UFC featherweight Chad Mendes, who was supposed to fight at UFC 157 before several opponents dropped out due to injury, had to postpone his training camp to prepare instead for a fight in late April at UFC on Fox 7. Speaking with at the time, Mendes’ numbers were very similar to those given by Cholish for what a professional training camp should cost.

Pre-Fight Medicals

Before a fighter steps into the cage to compete in the UFC, he must first undergo a series of medical exams to gain clearance for a fight. Those tests can range from a typical physical to blood tests to a CAT scan or eye exam if necessary.

Cholish says after suffering an injury before his last scheduled fight in December 2012, he had all of his pre-fight medicals done, but some of the tests required by the commission expired before his next bout so he had to redo many of them again.

While he can’t speak to the exact costs of medicals required because his own personal insurance (paid by his brokerage house employer) picked up the tab, he did happen to get a bill by accident for some of the bloodwork that was required before he traveled to Brazil.

“I actually had my medicals for the Yves Edwards fight, which expired by a very brief period of time and I had to get my medicals done again,” Cholish explained. “Fortunately, I have insurance that is kind of able to cover it, but the bloodwork alone I got a bill that they misprocessed and didn’t go to my insurance was almost $800. Just for the bloodwork.”

Cholish says that while he did not incur the costs of the medicals because of his own insurance, his understanding is that fighters are responsible for the cost of those tests out of pocket.

“It’s not cheap and it’s not free. From my understanding (medicals) yes it is (the fighter’s responsibility),” Cholish said.

Travel Expenses: Estimated for Brazil Near $4,000

As part of his contract for a fight, Cholish explains that the UFC will pay for his flight and hotel for a fight (in this case his trip to Brazil) along with one coach or corner person. In addition to those costs, the UFC will cover the expenses to pay for a visa to travel to Brazil for both the fighter and his coach (price is $500 a piece).

Cholish explains however that while the UFC does pay for him and a coach to make the trip, almost no fighter will go into a bout at that level without at least two other coaches or corner people to work the fight.

“For me how it was set up for Brazil, I have two flights covered so for me and for one coach and then you get one hotel room. The hotel we’re actually staying at only had two single beds in it so there weren’t any queen-sized beds, not that I would have four grown men sleep together in a bed.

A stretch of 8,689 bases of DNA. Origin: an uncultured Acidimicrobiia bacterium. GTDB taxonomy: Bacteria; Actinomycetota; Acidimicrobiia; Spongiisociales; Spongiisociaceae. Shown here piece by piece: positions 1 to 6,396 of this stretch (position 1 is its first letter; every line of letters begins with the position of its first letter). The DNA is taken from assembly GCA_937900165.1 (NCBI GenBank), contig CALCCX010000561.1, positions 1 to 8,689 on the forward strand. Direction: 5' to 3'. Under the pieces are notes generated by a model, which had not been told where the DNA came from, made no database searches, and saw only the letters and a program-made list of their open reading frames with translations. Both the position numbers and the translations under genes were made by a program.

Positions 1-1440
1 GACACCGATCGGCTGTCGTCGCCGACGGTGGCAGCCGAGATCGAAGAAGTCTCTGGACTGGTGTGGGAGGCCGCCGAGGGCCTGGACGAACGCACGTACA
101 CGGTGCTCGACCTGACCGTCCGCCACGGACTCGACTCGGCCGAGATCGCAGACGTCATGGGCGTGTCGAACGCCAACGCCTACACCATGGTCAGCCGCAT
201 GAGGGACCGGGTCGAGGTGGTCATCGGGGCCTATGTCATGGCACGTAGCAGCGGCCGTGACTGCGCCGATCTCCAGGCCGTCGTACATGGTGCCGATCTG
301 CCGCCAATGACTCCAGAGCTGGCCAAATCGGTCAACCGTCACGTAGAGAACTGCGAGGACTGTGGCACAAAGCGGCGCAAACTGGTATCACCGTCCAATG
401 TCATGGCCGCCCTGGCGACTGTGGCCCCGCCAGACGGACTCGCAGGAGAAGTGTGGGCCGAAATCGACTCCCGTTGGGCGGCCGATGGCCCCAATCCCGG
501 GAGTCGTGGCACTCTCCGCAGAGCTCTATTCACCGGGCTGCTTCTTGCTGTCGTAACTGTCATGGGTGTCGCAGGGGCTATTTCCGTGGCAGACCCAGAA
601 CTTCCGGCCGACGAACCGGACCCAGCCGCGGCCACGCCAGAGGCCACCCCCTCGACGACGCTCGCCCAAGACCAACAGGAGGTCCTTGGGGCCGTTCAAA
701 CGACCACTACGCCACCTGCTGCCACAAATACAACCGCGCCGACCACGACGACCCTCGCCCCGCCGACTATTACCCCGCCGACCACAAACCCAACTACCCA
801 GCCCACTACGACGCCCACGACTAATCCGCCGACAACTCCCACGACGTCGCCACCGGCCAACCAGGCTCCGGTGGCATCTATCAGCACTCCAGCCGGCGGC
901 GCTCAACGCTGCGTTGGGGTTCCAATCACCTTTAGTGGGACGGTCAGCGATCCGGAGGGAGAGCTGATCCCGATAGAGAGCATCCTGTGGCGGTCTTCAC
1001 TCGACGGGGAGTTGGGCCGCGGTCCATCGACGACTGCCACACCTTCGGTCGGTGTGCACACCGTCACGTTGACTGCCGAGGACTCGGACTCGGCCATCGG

“So, for example, when I had my fight in Toronto, you have to pay for two additional flights for two coaches. You have to pay for another hotel room, which they make you get there on Monday or Tuesday. So it’s usually for four or five nights so that adds up,” Cholish explained.

“I choose to take care of my coaches’ meals while they are there.  Again, I don’t think they should have to pay out of pocket to be there.  For Brazil as well there was a $500 visa fee, that was included for coaches.

“You also have to pay for your corner licensing, you have to pay for your medicals before the fight, so it might not seem like a lot but when you start adding it together.  Especially a flight to Brazil costs $1,500 or $1,600 a piece and you’re only making $8,000, it chips away pretty quickly.

International Taxes: $2,160

When the UFC travels internationally, the fighters that compete there must also pay additional taxes to the country where the card takes place. When a fight takes place in Canada, the competitors traveling there from the United States have to pay Canadian taxes before getting their money for the fights.

Fighting in Brazil, Cholish explains that the tax is 27 percent of the take home pay. In his case his contracted rate to fight was $8,000 (he would have won an additional $8000 with a win). Before he receives any pay from the UFC, Brazil taxes take $2,160 from his $8,000 paycheck.

“Brazil takes 27 percent before you even get the money. That comes right out,” Cholish said. “Same thing as Canada, they take their money before you leave.”